Touching but UntouchedVisiting Joey
Stephen Unwin’s first reunion in months with his severely disabled son under strict conditions of isolation reveals what we all should hold dear
Stephen Unwin’s 23-year-old son Joey has severe learning disabilities and intractable epilepsy. He lives in supported living in Bishop’s Stortford, as part of the St Elizabeth’s Centre in Hertfordshire. Joey is non-verbal with some physical frailties. Because of COVID-19, Stephen and his family haven’t been able to see him face-to-face since early March. This is his account of their reunion.
Yesterday, we saw Joey for the first time since early March.
We had to book the session in advance and were told that we would have an hour-and-a-half and that there should be no physical contact. When we arrived at the St Elizabeth Centre at 11 am, there was a little tent with gloves and masks and cleaning equipment which we approached tentatively.
And suddenly there was my Joey getting out of the car that had brought him from his supported living.
I called his name and he smiled shyly, cheekily, distinctively and we wandered over to see him, as the table and chairs were carefully wiped down from the last family visitor by one of his lovely carers, Clare Thackeray.
Noli me Tangere
Joey has an amazing ability to accept things without getting upset. As he opened up the bag of goodies that his stepmum Ginny had bought for him – his usual favourites: waffles, diet Coke, crisps, Jaffa Cakes and, the best of all, sliced processed cheese – we all started to relax.
We were obediently wearing our PPE (masks and gloves) and as my friend, the extraordinary photo-journalist Edmond Terakopian, started taking pictures, we joked and smiled and felt so happy to be back with Joey again after all these months.
But we couldn’t touch him. Noli me tangere (‘don’t touch me’), the resurrected Christ says to Mary Magdalene. I kept remembering the phrase.
Because, you see, Joey has no speech and communication has to take other forms: simple Makaton, smiles and giggles, one-way talking, and glances and eyes and gestures but, above all, in normal circumstances, physical contact: an arm round, a cuddle, a tickle, a squeeze, sometimes even a comic push – these are all how Joey communicates and we all know what to do. I don’t think I’ve ever known such a strong urge to hug anyone as I did then.
Soon, Joey got restless and we followed him over to the willow tree where he and his sister started pulling on the boughs, Bea hanging upside down, Joey tugging and breaking off branches and inspecting them ever so carefully, displaying them like a fish caught on a line.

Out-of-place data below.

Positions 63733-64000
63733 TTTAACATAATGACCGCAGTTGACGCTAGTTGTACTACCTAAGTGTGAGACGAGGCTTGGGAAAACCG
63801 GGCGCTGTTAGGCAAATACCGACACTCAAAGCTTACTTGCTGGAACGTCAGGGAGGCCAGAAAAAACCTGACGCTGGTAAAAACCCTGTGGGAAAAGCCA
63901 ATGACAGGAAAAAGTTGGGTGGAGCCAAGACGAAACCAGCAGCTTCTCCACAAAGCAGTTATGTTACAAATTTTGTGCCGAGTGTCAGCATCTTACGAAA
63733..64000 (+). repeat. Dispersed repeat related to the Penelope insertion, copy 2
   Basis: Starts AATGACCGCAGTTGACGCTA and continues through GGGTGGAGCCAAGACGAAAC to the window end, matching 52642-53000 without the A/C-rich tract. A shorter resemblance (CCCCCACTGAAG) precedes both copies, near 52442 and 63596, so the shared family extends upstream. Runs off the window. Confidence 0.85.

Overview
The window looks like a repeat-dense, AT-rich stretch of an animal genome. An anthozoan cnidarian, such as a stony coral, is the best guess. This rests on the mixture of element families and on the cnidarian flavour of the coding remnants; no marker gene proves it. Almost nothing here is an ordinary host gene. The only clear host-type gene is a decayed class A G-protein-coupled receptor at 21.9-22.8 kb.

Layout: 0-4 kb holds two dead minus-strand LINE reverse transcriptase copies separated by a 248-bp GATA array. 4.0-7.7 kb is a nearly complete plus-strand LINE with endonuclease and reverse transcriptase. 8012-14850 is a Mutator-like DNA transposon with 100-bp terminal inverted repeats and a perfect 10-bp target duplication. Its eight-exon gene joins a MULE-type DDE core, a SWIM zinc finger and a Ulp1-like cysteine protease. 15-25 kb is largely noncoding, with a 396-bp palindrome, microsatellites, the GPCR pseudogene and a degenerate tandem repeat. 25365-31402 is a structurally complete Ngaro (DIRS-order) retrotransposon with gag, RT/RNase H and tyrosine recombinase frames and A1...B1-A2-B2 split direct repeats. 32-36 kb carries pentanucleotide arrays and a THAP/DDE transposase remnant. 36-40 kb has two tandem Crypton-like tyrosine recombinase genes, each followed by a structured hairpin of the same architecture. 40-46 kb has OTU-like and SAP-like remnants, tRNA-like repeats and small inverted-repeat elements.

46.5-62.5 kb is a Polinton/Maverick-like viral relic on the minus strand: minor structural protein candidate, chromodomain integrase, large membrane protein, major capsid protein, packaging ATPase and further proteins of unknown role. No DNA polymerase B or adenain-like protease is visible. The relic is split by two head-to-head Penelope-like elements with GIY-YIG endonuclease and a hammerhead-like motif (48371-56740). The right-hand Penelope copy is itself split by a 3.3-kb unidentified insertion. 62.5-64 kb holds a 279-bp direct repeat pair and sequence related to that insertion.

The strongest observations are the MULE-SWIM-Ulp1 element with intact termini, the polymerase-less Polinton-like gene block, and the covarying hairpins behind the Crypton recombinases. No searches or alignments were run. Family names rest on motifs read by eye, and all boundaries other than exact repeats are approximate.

Then we headed off to the apple orchard – one of Joey’s blissful places as the apple juice is beyond compare – where the grass is tall and the sun always shine, in a comical procession of Edmond walking backwards up the path really fast trying to focus his Leica, Joey pushing ahead, the three of us trailing behind, up past the apple trees to the little cemetery with the carved crucifix where the nuns and some of the residents have their final resting place.
The Lightest Touch
It started to drizzle steadily and we picked our way back through the orchard to the tent. Joey and I sat beside each other and I put my feet up on his lap and we talked (no words, but lots of communication) about how his mum and his big brother, Laurie, had visited him the previous weekend and he told me how much he had liked seeing them.
We talked about Monsters Inc and The Jungle Book and Joey covered his ears when the rain on the canvas started to rumble. We did high-fives with my carefully gloved hands and I remembered, as I do so often with Joey, that the old jokes are the best.
Soon Joey decided he wanted to go to another willow tree and Ginny gave Bea an umbrella which she shared with him and the two of them headed off across the lawn laughing in the rain. ‘That’s the shot,’ I called out but Edmond had already caught it brilliantly. The love is palpable, and it’s the definition of inclusion.
Finally, the time came for us to leave.
Clare came back with the car and Joey got into the back and calmly put on his seat belt. We waved our goodbyes and walked back to our car. As I turned my back on him, I was overwhelmed by great rushing gulps of emotion – by my love for him and by all of us being together with him again after all this time.
I’ll admit, glancing at my phone, I was touched by the dozens of people who had so quickly responded to a tweet I posted earlier of Joey smiling and laughing as he pulled on that poor willow tree.
I was struck by the utter strangeness of the whole situation, but there was something else too: the meticulous care, the lightest of touches, the elegance with which St Elizabeth’s had managed this most personal of moments. We weren’t policed but we knew, as I’m sure did all the other visitors, that there are bigger things than our temporary frustrations, that the health of the residents and the staff at St Elizabeth’s is more important than my desperate, yearning desire to squeeze Joey tight and not let him go.
I’m an absurdly tactile person and this whole thing went against my deepest instincts. But it showed me again that some things are more important than instinct and I only wish our leaders, their advisors, and so many of our fellow citizens, realised this too.
As so often – to my mind, at least – Joey and his world reveals the truth.